Do a Google image search for ‘Stomp poster’. You’ll see black-and-white photos of young dancers leaping in the air with dustbin lids in their hands. Look closely, and think about what those young people were feeling during that photo-shoot. They are full of energy, from the tips of their fingers to the tips of their toes. You can see the sparkle in their eyes, the tension in their muscles, and the wild movement of their hair. The Stomp logo is emblazoned in red across the image. In many cases, there’s no other text.
I saw some of those posters the other day — there was a series of them running up the side of the escalator at London Bridge station.
I’m a copywriter, so why was I so excited about a poster with hardly any words on it?
First, because my main hobby is dancing.
Second, because I’ve seen the show — twice — and know how well the poster sums up the performance.
And third, because I was looking for a theme for this last issue of my Write Right newsletter. I decided that, having written about writing for two years, this month I’d focus on communication without (many) words.
When I run training courses, one of the examples I use is an A5 doordrop card with a picture of a sleeping puppy on the front. When I show delegates, the reaction is usually “Awww, sweeet!”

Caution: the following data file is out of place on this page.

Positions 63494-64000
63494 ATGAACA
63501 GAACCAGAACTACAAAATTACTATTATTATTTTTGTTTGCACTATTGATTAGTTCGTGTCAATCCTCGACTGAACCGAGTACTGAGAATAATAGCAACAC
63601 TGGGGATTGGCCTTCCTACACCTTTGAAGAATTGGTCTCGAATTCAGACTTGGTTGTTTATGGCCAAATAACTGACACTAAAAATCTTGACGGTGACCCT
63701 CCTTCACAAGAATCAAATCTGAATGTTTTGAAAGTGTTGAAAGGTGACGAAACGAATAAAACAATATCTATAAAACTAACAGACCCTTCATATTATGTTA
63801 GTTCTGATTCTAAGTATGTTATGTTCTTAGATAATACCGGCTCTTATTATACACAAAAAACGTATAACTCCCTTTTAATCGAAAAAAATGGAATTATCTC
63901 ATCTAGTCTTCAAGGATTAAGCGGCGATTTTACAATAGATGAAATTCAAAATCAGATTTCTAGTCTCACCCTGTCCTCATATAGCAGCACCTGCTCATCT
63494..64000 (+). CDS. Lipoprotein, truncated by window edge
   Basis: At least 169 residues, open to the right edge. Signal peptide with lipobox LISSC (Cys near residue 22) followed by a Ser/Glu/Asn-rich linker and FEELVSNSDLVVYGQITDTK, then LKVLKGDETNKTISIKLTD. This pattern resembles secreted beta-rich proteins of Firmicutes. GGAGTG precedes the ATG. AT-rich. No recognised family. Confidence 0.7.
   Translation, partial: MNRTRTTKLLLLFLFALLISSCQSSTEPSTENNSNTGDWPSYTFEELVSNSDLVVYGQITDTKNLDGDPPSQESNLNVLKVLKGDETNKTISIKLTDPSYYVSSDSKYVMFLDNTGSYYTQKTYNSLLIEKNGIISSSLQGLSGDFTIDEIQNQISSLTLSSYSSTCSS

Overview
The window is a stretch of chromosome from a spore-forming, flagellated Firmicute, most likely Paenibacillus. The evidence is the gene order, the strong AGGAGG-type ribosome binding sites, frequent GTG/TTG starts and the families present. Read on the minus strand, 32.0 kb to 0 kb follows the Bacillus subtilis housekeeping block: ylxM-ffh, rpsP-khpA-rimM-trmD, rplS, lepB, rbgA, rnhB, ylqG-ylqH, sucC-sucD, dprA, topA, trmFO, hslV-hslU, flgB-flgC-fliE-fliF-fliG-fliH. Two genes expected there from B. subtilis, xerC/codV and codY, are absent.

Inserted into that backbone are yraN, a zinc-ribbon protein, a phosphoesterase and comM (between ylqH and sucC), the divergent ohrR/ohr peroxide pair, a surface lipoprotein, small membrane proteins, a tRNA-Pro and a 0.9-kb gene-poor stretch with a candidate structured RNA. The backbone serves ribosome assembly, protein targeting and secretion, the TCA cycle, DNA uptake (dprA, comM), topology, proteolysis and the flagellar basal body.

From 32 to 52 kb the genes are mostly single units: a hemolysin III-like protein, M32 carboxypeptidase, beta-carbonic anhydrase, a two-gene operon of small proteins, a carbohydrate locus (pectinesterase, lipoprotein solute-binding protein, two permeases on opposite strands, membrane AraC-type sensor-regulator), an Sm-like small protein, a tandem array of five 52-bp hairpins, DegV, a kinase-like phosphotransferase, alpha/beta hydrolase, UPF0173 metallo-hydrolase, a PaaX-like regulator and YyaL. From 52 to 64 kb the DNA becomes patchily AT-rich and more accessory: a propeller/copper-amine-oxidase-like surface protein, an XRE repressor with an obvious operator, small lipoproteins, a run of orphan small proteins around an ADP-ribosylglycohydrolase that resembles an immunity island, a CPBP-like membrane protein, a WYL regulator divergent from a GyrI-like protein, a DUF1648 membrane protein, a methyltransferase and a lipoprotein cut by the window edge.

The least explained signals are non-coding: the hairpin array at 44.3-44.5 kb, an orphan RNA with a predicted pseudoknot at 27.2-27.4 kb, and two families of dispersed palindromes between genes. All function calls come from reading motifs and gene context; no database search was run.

I once heard that research shows we humans are programmed to respond like that to pictures of puppies, kittens and babies.
Top tip: Eye contact is powerful too.
The caption under the photo reads: “Fido found his insomnia was completely cured, after his owner had searched high and low, and found the right mortgage.”
Apart from being too long, that heading is a weak and feeble attempt to connect the puppy to the product.
Turning over the card, the main heading is: “Find the right mortgage designed for you!”
To go with that message, it would be better to have a picture of an artist’s palette, or a tailor measuring up a suit, or an architect with a blueprint. Even a kitten sitting on a drawing board would be a better match!
The rest of the copy is about mortgages. Nothing about dogs, insomnia, nor Fido’s owner.
A special offer is buried in there somewhere — a free review worth £295 to the first 10 bookings. That would be better pulled out in a starburst, circle or box, so it can be seen at a glance.
The only good thing about the card is that the call-to-action phone number is big, bold and easily visible. It’s hard to even find the name of the company, and there’s no logo.
If you’d like to see the real thing, please email email@example.com with ‘Show me the puppy’ as the subject line, and I’ll send you a scan.
Professional photographers know how to take a photo that sums up your message in visual form. Photographers and copywriters often collaborate to create words and pictures that enhance each other. I know plenty of great photographers that will make your marketing communications work better. Just contact me and I’ll connect you.